Concerning education and health, in 2001 only one million Afghan children attended school, all of them boys. This year we expect to see seven million Afghan children enrolled in school—a third of them girls. Eight out of ten Afghans now have access to health care.
Poppy growing and the drug trade are major problems for Afghanistan; but during the past two years there have been successive reductions in poppy cultivation: 19 percent in 2008, 22 percent in 2009. The UN Office on Drugs and Crime estimates that cultivation will not increase in 2010. Improvements in governance and security, along with high wheat prices, have supported these results.
The achievements of the National Solidarity Programme—which aims to improve local and regional government—would be a remarkable story in any country. Over 22,000 village councils have been elected by their peers since 2003. They have not just designed but implemented almost 40,000 development projects, and are now forming, from the bottom up, district councils.
There are also areas where progress has not been so impressive. We are now stepping up our efforts to address these concerns, and the Afghan government needs to do much more:
• Justice and law and order are a critical battleground. The Afghan National Police number almost 100,000, but the biggest problem is now quality, not quantity. Part of the force is involved in the drug trade. It also suffers from illiteracy, patronage by criminals and insurgents, and corruption. The Afghan government is launching a robust and far-reaching program of reform. But the government needs, with our help, to build up the informal judicial structures for resolution of criminal and civil disputes. That is, after all, what Afghans often mean by the rule of law.
• Despite the success of the National Solidarity Programme, civil administration remains an extremely difficult and uphill struggle. In large parts of the country, district governance is almost nonexistent; half the governors do not have an office, fewer than a quarter have electricity, and some receive only six dollars a month in expenses. Over the next two years the international community has promised to help train 12,000 civil servants to serve on the district level.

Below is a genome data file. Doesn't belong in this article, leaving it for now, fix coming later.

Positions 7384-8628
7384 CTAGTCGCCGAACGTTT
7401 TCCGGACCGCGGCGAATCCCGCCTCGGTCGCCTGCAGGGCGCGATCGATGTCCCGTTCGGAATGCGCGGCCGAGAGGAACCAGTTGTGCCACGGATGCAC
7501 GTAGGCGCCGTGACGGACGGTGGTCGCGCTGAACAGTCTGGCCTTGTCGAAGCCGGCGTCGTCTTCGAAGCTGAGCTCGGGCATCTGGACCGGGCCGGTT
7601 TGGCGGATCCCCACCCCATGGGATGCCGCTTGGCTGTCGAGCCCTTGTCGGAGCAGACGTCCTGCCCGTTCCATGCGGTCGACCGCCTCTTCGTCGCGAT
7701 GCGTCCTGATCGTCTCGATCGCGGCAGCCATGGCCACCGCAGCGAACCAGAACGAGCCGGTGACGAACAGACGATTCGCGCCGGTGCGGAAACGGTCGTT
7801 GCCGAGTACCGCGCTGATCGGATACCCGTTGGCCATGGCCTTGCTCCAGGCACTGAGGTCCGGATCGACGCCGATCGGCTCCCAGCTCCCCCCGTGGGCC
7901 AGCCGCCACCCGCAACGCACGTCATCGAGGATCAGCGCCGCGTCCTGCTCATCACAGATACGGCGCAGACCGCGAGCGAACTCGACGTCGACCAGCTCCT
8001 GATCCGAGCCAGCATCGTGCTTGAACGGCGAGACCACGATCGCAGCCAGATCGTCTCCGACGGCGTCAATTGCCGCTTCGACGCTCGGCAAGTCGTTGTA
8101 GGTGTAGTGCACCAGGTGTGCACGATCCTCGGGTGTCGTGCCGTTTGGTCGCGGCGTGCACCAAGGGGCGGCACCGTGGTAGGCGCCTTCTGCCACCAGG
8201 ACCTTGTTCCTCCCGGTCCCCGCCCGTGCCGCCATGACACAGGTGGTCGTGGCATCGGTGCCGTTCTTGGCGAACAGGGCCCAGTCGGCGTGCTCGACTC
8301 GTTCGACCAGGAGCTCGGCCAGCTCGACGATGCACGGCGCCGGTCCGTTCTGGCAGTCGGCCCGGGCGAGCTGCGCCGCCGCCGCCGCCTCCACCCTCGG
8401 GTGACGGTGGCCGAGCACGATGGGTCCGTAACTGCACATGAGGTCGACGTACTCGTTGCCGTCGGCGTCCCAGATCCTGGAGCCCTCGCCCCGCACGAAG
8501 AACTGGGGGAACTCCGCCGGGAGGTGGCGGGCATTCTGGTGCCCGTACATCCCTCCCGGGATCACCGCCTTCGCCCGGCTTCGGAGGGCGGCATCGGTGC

• Last, there is the problem of corruption. According to January’s BBC/ABC/ARD poll, 95 percent of Afghans see corruption as a problem in their local area. In some regions Afghans are paying an average of $100 in bribes to officials every year. Such widespread abuse has deep roots. President Karzai has promised to tackle corruption and build independent institutions to monitor and drive progress. The international community will judge him by his actions, not his words. Donors are trying to provide him with incentives by promising to channel more aid through the government as certain tests are met, for example the verification and publication of the assets of senior officials and ministers; the adoption of new procedures for senior appointments; and a clear timeline for the enactment of comprehensive anti-corruption legislation.
The achievements of the last eight years would not have been possible were it not for the tireless efforts and unstinting bravery of our troops. Without them, the insurgency would have overwhelmed the Afghan government and probably overrun Kabul. Our development work would have ground to a halt. And al-Qaeda would have seized more space to plan its terrorist atrocities.
The work ahead—on each of these fronts—is both clear and pressing. The additional troops that the United States, Britain, and others are deploying are vital if progress is to be made. Britain’s commitment and determination will endure until we have achieved our shared objective—an Afghanistan that must not again be used as a basis for international terrorism.